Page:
First was when I taught a yoga class on the paddleboards. If you don’t know already, yoga is more than just stretching, it is physically challenging and mentally tough too. As a yoga teacher I saw them try hard and fail to do certain yoga poses. Their failures resulted in a refreshing fall into the water and a quick smile on their faces! No worries! They knew in advance these yoga poses wouldn’t be easy. The second situation that stands out was when we were in the classroom learning about advancing our self goals. We were tasked with creating our own personal mission statements. After each of us spent time creating our mission statements, we shared them with our neighbors.

This turned out to be so much more than a lame self-improvement course. I am proud to be part of SUPV and look forward to teaching many more combat vets in the future as a part of SUPV.  Watch our video to see veterans in resting pose on paddle boards.

Special thanks to Hovie (http://www.hoviesup.com/) for the paddleboards.

Dear Yogis: We Own This War

“The world belongs to humanity. America belongs to the American people, not the Republican or the Democratic party.” -The Dalai Lama talking to Piers Morgan

This is a true story. The names have been omitted to protect the truly loving and caring.  A group of well-heeled yogis, who have every earthly possession to make their lives comfortable, were given the opportunity to donate a few bucks to support our new community yoga classes for veterans at the VA and a local base. Their response: they didn’t think they should have to donate something that the government should already be providing.

This response isn’t atypical of those who are far removed from the realities of the politics that control the conditions of our veterans and their families. The truth is that funds are stretched, and while one would think that the VA provides yoga teachers at every single hospital, it doesn’t.  We think it should too, and have written about the disparity of funding for yoga and other movement-based therapies in governmental institutions. However, to lounge on principles is akin to driving in a luxury car through a tough neighborhood and pretend to not notice the stress and suffering out the window.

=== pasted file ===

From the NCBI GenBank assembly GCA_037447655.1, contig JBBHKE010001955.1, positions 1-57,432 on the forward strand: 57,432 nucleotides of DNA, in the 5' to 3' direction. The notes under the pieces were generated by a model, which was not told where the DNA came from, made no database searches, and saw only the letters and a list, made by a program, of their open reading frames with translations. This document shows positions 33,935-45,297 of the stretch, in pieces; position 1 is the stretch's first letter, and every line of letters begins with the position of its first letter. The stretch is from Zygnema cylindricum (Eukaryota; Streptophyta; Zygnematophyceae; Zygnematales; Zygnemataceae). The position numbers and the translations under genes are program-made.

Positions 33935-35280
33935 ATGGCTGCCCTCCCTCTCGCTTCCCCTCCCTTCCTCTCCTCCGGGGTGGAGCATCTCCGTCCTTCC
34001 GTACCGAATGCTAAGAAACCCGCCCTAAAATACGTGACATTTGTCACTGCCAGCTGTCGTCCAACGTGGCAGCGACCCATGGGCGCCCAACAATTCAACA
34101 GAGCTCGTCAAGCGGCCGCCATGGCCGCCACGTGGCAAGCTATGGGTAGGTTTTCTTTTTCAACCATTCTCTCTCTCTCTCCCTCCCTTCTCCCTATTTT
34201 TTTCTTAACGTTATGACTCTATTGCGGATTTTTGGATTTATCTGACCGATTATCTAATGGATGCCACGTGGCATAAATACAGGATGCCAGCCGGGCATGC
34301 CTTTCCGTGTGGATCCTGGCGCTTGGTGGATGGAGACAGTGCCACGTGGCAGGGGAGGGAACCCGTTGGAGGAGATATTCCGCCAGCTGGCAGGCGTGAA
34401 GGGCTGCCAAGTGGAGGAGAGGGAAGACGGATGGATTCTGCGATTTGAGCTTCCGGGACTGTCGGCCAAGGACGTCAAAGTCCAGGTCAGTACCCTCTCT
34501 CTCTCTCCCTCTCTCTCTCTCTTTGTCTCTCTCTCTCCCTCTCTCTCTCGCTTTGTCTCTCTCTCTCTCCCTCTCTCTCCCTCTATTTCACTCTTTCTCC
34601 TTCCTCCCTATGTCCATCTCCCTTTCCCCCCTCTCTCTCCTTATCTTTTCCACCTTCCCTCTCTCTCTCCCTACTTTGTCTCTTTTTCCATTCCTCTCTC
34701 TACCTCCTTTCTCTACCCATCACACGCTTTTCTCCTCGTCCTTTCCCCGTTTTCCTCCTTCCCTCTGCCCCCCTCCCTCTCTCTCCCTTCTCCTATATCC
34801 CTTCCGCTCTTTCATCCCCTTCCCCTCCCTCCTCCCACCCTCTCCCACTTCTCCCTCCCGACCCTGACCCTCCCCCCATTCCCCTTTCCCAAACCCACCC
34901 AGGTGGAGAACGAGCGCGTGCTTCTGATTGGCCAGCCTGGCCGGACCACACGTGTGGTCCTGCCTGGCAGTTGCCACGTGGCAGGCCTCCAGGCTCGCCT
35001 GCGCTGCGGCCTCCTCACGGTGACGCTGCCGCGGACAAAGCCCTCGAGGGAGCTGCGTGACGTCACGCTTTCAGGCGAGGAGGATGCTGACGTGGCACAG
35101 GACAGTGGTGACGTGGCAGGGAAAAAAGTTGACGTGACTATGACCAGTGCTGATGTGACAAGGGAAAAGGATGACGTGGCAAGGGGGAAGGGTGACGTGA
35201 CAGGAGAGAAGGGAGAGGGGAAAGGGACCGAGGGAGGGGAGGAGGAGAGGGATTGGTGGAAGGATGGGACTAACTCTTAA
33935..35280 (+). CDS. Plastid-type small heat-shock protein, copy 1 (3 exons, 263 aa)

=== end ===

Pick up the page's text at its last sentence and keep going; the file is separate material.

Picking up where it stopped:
Rob Schware, the Big Poppa of the philanthropic yoga movement and co-founder of the Give Back Yoga Foundation, writes in the Huffington Post, Veterans Trauma and Yoga: Are we moving quickly enough?  He writes: 

Are there enough yoga teachers and therapists to complement the work of other health professionals addressing the growing health crisis those now face who have served our nation in Iraq and Afghanistan, and even Vietnam? 

Rob lists several resources, including our grassroots partner, Yoga For Vets. A civilian, Rob has an interesting professional background, and could easily sit back on the laurels of his career. But thankfully, he doesn’t. 

I think the real issue is whether people are willing to put aside their personal politics, and help those in need.  War is one of the less desirable products of our own humanity, and because we are a part of it, we at WarRetreat accept the consequences (both good and bad) that come from it. We know personally that war brings tragedy and suffering on every level. Driven by our own humanity, we own it. Because of this, we’ve witnessed the fruits of ownership, which is a sense of community, caring, and the creation of ways to address the suffering of others to offer a helping hand.  Without ownership, we might as well lease a big car and drive through life, ignoring our environs.

This isn’t to say that we would dissuade anyone from being politically astute and even active.  However, WarRetreat draws lines when it comes to bringing politics onto the mat –there is a fine line between activism and politics, especially in the U.S. where we live in a highly divided political environment that is both provoking and suffocating.  One thing for sure, talking about politics makes people talk in short, desperate sounding choppy phrases. It tenses people up and closes people off. It seems to be the antithesis of finding stress reduction through yoga. Our goal is to help those who have been through the confusion of war find a bit of peace so that they may live the productive lives they desire.